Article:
Posts tagged "invisible children"
"I feel like I’m on top of the world. You don’t go through something this traumatic, dramatic, public and not learn a lot from it and not grow closer to your wife and your family and the people who are in your tribe. You can’t get more broken than laying in the street naked and ranting to yourself," said Jason Russell of life after his March breakdown.
read more — Kony 2012 on Oprah: The Rumors, The Breakdown, and the Video That Started It All

"I feel like I’m on top of the world. You don’t go through something this traumatic, dramatic, public and not learn a lot from it and not grow closer to your wife and your family and the people who are in your tribe. You can’t get more broken than laying in the street naked and ranting to yourself," said Jason Russell of life after his March breakdown.

read more — Kony 2012 on Oprah: The Rumors, The Breakdown, and the Video That Started It All

Kony 2012: Part II

Invisible Children, a San Diego-based charity which created the viral Kony 2012 video, released a second video on Thursday called Kony 2012: Part II – Beyond Famous.

The new film comes just one month after Kony 2012, which brought attention to the Ugandan guerilla leader Joseph Kony and the use of child soldiers in his Lord’s Resistance Army (LRA). The new video, however, also addresses criticism levied at its cause.

Critics say Invisible Children overplays the influence of Joseph Kony and his LRA. Others argue the charity is tied to Evangelical Christian groups in the United States and therefore maintains a “fundamentalist agenda.”  According to Mashable, however, 57 people have been abducted by the Lord’s Resistance Army since the first film. 

"Invisible Children will, I think, produce the arrest of Joseph Kony this year," Luis Moreno-Ocampo, the chief prosecutor for the International Criminal Court, told Reuters.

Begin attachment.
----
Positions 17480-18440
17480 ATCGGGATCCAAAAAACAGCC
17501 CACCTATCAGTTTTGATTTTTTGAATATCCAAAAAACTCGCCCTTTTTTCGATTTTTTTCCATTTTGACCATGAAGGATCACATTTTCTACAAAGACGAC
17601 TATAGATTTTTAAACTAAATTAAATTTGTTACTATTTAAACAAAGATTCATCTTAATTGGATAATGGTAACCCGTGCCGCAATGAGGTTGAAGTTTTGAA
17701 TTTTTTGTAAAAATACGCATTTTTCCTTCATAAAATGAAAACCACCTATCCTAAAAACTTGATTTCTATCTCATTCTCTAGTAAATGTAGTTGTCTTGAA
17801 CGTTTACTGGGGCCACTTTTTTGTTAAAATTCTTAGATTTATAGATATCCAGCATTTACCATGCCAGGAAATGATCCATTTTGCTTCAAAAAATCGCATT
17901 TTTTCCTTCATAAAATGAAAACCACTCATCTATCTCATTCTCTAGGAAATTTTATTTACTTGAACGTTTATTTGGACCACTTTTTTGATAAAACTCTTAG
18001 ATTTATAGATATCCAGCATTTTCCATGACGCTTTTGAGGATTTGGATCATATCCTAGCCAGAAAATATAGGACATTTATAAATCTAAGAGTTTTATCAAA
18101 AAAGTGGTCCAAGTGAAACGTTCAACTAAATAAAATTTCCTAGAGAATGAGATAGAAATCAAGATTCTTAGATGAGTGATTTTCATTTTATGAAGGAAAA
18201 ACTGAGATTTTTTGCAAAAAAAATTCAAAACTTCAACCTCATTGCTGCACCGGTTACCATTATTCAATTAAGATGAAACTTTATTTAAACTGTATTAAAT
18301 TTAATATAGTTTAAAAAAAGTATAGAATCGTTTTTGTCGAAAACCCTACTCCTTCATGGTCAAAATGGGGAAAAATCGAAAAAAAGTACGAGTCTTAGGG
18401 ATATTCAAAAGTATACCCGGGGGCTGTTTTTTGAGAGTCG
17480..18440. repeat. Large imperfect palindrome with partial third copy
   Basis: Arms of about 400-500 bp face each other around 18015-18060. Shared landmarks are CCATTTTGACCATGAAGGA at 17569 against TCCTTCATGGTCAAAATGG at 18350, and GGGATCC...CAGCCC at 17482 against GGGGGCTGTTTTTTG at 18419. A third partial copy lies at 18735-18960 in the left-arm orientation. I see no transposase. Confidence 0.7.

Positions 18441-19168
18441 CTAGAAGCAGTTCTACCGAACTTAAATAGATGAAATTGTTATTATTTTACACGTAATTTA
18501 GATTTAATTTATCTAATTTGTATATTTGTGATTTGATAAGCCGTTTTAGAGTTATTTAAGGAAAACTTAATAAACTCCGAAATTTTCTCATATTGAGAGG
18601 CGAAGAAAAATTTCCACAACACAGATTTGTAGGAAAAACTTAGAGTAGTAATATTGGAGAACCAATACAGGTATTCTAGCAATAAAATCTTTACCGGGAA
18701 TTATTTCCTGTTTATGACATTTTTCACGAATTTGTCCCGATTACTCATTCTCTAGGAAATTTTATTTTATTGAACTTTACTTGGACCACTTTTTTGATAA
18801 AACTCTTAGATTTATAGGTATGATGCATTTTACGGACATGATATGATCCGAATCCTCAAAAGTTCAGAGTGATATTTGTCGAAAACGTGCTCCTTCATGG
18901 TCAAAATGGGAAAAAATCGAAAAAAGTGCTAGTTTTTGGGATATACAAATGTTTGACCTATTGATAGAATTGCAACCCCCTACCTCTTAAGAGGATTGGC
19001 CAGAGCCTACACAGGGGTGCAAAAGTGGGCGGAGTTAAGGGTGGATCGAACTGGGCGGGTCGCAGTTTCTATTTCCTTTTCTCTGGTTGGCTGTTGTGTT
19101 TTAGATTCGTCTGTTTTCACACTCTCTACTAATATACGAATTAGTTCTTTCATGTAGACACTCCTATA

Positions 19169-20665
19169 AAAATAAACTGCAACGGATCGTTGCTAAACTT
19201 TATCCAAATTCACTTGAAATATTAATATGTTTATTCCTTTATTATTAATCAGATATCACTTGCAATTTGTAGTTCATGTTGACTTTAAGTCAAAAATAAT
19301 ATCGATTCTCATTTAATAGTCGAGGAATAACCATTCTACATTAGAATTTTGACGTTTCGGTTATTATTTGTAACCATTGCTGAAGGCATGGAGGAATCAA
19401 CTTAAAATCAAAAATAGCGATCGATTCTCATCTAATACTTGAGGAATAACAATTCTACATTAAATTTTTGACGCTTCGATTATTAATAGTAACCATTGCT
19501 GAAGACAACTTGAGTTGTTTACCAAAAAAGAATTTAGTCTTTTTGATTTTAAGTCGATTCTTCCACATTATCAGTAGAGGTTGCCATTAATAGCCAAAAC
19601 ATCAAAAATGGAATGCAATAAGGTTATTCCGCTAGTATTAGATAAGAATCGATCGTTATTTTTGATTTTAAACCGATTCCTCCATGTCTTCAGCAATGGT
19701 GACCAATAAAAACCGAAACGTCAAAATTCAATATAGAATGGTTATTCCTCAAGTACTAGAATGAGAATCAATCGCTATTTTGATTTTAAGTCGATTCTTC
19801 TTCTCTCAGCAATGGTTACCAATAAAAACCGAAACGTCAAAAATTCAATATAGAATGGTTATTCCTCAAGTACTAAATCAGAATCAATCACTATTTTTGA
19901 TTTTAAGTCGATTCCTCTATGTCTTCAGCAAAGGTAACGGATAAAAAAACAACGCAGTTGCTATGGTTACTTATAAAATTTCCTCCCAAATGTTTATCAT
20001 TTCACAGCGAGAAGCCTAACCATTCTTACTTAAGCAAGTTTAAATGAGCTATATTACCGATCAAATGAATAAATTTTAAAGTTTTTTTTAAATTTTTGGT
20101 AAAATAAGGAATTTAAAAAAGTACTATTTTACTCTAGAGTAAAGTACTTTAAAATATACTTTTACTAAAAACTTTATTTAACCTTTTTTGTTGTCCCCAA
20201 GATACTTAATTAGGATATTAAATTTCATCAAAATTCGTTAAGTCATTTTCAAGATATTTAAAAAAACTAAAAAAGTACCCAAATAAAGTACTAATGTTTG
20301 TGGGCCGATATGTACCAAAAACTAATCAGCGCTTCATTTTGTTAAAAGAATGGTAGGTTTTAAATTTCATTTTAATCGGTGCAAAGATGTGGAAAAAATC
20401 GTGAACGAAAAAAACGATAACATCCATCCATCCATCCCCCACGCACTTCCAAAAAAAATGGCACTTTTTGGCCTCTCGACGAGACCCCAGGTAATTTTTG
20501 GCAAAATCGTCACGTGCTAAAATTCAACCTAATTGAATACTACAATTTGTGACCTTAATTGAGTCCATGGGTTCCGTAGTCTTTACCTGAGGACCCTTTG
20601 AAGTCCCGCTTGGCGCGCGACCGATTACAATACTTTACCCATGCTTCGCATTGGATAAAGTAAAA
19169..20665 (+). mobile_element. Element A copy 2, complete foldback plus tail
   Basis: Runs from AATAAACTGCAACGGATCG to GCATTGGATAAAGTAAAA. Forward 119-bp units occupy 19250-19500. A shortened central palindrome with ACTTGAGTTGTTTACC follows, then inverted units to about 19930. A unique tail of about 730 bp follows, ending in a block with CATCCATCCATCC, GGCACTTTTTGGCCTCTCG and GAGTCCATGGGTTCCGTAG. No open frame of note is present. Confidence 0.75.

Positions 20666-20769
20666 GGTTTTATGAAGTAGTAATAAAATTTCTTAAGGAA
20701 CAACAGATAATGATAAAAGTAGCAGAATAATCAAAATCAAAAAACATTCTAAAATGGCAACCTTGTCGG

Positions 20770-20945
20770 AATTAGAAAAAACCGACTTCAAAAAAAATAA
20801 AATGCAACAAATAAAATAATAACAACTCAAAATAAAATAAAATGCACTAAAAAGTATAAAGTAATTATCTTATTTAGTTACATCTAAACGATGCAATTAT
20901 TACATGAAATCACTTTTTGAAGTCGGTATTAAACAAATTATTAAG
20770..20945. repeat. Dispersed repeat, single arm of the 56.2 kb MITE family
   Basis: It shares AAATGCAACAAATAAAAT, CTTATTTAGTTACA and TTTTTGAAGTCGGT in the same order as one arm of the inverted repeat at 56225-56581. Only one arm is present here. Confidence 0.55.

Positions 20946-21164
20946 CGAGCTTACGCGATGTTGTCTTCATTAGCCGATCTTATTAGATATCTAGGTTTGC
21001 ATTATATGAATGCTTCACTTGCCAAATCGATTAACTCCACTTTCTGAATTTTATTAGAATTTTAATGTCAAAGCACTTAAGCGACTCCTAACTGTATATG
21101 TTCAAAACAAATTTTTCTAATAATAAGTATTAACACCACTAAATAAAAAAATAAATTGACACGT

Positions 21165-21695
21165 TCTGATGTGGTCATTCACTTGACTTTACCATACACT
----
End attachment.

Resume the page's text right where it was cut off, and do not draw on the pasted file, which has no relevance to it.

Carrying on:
According to Gizmodo, the original Kony film is the “most viral” video of all time, beating out pop sensations like Justin Bieber and Lady Gaga. “No matter how you feel about the controversial documentary about Ugandan general Joseph Kony, you’ve got to admit its reach is remarkable,” wrote Gizmodo columnist Mario Aguilar.

Ugandan Leaders Respond to KONY2012

Jason Russell was a new grad of University of Southern California with a film degree and a passion to find a strong story.  He found that story in Africa when he also found himself among those being terrorized by the violent acts of Joseph Kony and the Lord’s Resistance Army.

After nine years of documenting the atrocities he and his colleagues saw and the victims they met- young children forced into being soldiers or sex slaves- their work swept social media in days.  The video has attracted hundreds of thousands of dollars in donations and the attention of some prominent people, including those in Uganda.
"All this hoopla about Kony and his murderous activities is good in a sense that it helps inform those who didn’t know the monster that Kony is. But of course, this is too late," Uganda’s defence ministry spokesman Felix Kulayigye told Reuters.